We, who live and probably grew up in America, should already understand freedom well, but when I tried to describe it, I found that I was not sufficiently articulate in its defense. It is more complex that it appears on the surface. CivicWiki is an odyssey to understand freedom and apply its principles. We start from a premise that freedom is good. Nevertheless, today, even that must be defended. CW seeks to understand freedom thoroughly, what it is, what is good about it, why we should want it, why it is important; and to understand how much we can retain as individuals and how much must be given up to ensure social order. Understanding requires sorting through the concept of rights--what they are and what they aren't--where they start and stop. Developing this understanding is a philosophical and historical pursuit; so, part of CivicWiki is devoted to this pursuit. However, CW is intended to be philosophical and historical only to the point that we become smart enough to engage in the more important parts of our efforts.
More importantly, CW is an application of the principles of liberty to the question of how we want government to behave and how we must treat and trade with one another--what we must tolerate and, perhaps what cannot be tollerated. Perhaps, most importantly - at least for some of the CW audience - CW is an application of our understanding to debates about the issues that come up in today's economic, social, and political life. So we have to understand what we mean by freedom, its social evolution, and the form of government and its institutions that will ensure it.
To those for whom all this 'understanding' stuff is a bit dry and who want simply to get to the arguments, it is very easy to go straight to the issue debates. You'll find the link on the main page.
CivicWiki has started as the project of one person (encouraged and supported by a few others). (I hope that will change, and hope that CW attracts a few that that have taken the trouble to understand some of the pieces of freedom's puzzle and who can write and edit CW articles.) So, perhaps a personal statement is in order.
- Growing up in the U.S., I considered myself free. And for the most part that was true, though that truth continually changes. I became interested in personal freedom in college, prodded by an intellectual friend who had been doing a lot of reading and wanted me to suffer along and discuss. This friend was a libertarian. Throughout this, the desirability of, and the meaning of freedom seemed sufficiently self-evident to me that I assumed that pretty much everyone else felt the same way. I truly did not perceive anti-freedom tendencies in others that I did not interpret as a total absence of self esteem or a desire for power to direct the actions of others. Who among us likes to be told what to do? I essentially became a libertarian and, perhaps consistent with youth, disdained others who were not of like mind. However, my friend presented me with an irritating thought which struck me as true. He asserted that, though we supported our beliefs with logic, it was our emotional make-up that was the basis of belief -- i.e., none of us are Dr. Spock.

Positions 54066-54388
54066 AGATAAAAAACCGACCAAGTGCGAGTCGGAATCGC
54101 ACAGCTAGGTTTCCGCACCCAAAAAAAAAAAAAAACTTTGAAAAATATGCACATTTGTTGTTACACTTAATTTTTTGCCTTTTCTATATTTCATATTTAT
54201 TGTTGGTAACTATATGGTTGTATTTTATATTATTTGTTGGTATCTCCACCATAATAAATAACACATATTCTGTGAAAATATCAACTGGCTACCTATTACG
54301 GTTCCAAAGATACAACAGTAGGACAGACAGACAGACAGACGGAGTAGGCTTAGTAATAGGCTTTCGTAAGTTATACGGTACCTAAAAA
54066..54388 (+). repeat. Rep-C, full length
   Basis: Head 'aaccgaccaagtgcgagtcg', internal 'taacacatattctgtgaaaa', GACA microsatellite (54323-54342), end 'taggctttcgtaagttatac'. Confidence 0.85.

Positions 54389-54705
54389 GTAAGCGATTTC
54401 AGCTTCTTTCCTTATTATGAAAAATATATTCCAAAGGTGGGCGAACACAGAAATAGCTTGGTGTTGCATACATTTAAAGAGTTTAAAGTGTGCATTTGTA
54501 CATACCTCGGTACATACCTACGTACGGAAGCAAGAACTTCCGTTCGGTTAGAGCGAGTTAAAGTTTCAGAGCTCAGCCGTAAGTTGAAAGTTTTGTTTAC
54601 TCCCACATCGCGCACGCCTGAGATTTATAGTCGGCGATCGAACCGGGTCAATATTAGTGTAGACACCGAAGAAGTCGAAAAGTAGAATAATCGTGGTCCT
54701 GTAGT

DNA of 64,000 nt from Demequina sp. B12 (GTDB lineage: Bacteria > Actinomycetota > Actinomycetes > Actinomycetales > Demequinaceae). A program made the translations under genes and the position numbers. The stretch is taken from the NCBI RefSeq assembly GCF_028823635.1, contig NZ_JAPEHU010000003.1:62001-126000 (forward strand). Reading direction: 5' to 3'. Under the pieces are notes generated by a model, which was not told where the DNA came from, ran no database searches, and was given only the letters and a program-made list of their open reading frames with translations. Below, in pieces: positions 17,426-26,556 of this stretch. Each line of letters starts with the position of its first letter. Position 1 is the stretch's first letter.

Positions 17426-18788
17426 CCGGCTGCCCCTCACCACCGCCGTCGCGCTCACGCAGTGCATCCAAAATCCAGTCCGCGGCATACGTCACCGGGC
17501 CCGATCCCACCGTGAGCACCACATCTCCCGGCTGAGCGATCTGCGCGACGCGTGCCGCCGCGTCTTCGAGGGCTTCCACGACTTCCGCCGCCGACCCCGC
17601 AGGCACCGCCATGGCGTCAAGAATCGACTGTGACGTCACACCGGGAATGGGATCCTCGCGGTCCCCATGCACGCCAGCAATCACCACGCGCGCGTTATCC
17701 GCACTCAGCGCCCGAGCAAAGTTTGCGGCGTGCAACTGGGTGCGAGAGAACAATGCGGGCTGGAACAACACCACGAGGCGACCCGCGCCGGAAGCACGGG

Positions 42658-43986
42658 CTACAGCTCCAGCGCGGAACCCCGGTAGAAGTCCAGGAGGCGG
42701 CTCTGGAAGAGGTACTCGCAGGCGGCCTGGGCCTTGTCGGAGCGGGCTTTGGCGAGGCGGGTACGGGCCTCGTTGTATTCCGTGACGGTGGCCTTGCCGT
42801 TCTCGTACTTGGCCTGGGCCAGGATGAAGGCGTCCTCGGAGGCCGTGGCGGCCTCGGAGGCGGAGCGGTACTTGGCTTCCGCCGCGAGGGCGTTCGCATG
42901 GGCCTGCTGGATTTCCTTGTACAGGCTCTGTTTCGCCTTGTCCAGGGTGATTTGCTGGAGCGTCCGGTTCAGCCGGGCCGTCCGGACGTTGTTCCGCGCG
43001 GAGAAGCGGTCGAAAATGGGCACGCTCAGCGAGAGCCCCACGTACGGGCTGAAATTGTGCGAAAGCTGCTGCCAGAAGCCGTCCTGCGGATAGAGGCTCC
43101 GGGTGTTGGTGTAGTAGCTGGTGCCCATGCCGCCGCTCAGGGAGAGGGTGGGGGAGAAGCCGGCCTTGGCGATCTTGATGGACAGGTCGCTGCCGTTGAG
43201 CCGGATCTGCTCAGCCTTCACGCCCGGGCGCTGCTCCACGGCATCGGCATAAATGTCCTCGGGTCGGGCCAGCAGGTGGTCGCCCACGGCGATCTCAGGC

- Since then, I have done a lot more reading as well as living. While my fundamental beliefs have not changed, my understanding of them has broadened and deepened. Perhaps more importantly, a more conscious understanding of the implications of my friends assertion has softened my reaction to those who think differently. That I still believe as I did and that those beliefs appear to be at odds with about half of America (at least on the surface), and that the consequences of our differences seem to take on increasing importance, I became interested in better understanding the whole thing -- the philosophical and historical fundamentals, the beginnings and evolution of our government, my own beliefs, the beliefs of others, and how we can at least find enough common ground to communicate civilly and objectively. It is my objective that the CW audience be drawn into a Discovery of Freedom and that we can apply what we learn to debating the issues, so that we at least better understand and better trust each other's motives. If that sounds simple, it is not.
A few words about the tone of Civicwiki: we'll keep it civil and friendly - even when our differences are deep. CW will not engage in argument that simply pushes hot buttons. When politicians of any stripe engage in that, and it seems that is all many of them do, what I hear is that they think very little of my intelligence and maturity. One evening a decade or so ago in a small town near where I live, I attended a campaign rally for an aspiring congressman. He and a former Vice President showed up. They pretty much shouted an inflammatory speech about the evil that would befall us if we lost to the other side and then they left. I shrugged it off as politics and voted for the guy, but the rally was insulting and left a bad taste in my mouth. Most of politics has become insulting. CW will do its best to avoid doing that. When we describe a position or our differences, we will do our best to be objective, unemotional, and respectful, to rely on fact and reason, to understand and discuss. Respect for each other, even if we have to force ourselves at times, is a ground rule.